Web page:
This is not a hoax, do not reply to this email, don’t try to reason or negotiate, we will not read any replies. Once you have paid we won’t start the attack and you will never hear from us again!

Please note that Bitcoin is anonymous and no one will find out that you have complied.

Note that DDoS ransom notes are not the same as ransomware, which encrypt disc drives and seek payment in return for unlocking them. The criminal motivations are very similar — extracting payment from innocent individuals and organizations in exchange for being freed from an attack or theft.

While different from other types of ransomware, which encrypt disc drives and seek payment in return for unlocking them, the motivation is very similar — extracting payment from innocent individuals and organizations in exchange for being freed from an attack or theft.

Why are attackers seeking ransom?

The answer lies in simple economics. Attackers can very inexpensively garner enough resources to attack websites, and in exchange they attempt to blackmail several organizations at once, figuring that some will pay. This is a form of what we call “DDoS arbitrage,” where it is very inexpensive to purchase resources, use those resources as a threat against a large number of organizations, and then ask for a relatively modest ransom. If only a few organizations pay, the attackers come out ahead.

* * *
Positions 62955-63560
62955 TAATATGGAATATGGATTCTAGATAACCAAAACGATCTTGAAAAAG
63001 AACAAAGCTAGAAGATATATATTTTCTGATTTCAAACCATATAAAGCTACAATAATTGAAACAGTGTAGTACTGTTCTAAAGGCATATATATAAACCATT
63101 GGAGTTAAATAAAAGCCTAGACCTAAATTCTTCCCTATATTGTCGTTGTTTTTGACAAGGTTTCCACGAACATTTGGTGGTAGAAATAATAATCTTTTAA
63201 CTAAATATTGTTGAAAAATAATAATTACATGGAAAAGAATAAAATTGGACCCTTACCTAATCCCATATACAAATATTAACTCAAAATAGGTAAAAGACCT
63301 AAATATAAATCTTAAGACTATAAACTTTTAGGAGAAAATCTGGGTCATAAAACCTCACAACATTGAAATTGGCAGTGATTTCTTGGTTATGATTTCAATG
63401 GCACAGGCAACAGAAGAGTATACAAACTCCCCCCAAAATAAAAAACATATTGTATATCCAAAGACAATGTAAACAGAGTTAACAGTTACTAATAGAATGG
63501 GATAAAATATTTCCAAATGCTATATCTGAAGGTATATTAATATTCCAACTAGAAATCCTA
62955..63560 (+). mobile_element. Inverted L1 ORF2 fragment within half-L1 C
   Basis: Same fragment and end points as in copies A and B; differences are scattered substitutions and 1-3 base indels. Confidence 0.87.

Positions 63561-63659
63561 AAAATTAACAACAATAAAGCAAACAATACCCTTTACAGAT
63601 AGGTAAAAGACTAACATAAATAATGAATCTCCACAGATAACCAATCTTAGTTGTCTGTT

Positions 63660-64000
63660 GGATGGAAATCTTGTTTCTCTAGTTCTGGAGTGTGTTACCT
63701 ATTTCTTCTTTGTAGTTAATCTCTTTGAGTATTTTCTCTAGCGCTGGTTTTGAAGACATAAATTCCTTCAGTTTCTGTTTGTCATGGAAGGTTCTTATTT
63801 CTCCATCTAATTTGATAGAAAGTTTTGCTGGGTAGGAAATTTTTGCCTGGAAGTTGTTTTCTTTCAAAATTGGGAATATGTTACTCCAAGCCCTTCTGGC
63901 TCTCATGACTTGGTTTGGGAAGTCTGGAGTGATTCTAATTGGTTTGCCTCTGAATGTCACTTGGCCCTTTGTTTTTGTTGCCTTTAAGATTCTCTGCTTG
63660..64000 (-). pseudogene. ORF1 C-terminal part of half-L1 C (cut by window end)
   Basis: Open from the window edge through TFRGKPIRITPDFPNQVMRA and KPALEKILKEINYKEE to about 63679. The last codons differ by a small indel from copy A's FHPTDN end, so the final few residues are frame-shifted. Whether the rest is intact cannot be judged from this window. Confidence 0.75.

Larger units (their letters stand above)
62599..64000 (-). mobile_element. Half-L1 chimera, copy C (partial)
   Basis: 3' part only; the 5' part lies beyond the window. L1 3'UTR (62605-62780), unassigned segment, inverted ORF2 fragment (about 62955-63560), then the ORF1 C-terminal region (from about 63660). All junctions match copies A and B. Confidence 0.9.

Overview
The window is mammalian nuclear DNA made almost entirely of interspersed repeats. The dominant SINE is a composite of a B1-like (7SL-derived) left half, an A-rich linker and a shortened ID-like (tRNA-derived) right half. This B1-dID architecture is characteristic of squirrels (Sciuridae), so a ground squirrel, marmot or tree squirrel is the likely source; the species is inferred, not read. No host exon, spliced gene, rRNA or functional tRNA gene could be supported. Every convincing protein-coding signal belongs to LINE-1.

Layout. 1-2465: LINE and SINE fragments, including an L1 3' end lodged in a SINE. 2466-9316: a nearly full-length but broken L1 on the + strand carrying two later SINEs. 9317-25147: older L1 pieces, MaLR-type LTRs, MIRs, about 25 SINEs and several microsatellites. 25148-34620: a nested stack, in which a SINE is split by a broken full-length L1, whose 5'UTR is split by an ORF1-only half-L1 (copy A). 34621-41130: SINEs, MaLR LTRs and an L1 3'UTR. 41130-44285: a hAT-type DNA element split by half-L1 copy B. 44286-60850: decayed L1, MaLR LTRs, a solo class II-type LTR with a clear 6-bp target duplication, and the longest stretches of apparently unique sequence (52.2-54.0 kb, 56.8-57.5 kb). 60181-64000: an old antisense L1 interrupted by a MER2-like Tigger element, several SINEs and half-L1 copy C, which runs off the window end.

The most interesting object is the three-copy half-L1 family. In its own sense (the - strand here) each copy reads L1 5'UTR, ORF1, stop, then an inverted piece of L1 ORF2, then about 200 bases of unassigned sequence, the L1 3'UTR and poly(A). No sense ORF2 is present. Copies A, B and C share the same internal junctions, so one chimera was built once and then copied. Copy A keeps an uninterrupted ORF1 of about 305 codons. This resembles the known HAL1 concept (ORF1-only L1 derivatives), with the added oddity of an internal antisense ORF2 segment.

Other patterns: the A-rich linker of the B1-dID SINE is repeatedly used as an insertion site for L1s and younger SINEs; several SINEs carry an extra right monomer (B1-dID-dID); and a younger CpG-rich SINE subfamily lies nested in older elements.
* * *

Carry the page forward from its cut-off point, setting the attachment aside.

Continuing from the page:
Attackers are playing on human psychology, figuring that some people are apt to pay to avoid the trouble. Small businesses often have no technical support and have nowhere to turn. DDoS attacks can cost large organizations a lot of money, and lower-level managers in large organizations may be tempted to pay small amounts rather than alert their superiors. In the note above, however, the ransom is 25 or 50 Bitcoins ($10,372.50 or $20,745) — far too large to expense.

Also note that these are threats. It may be the case that attackers don’t even have the resources to bring your network down. You just never know and it’s that uncertainty that they’re preying upon.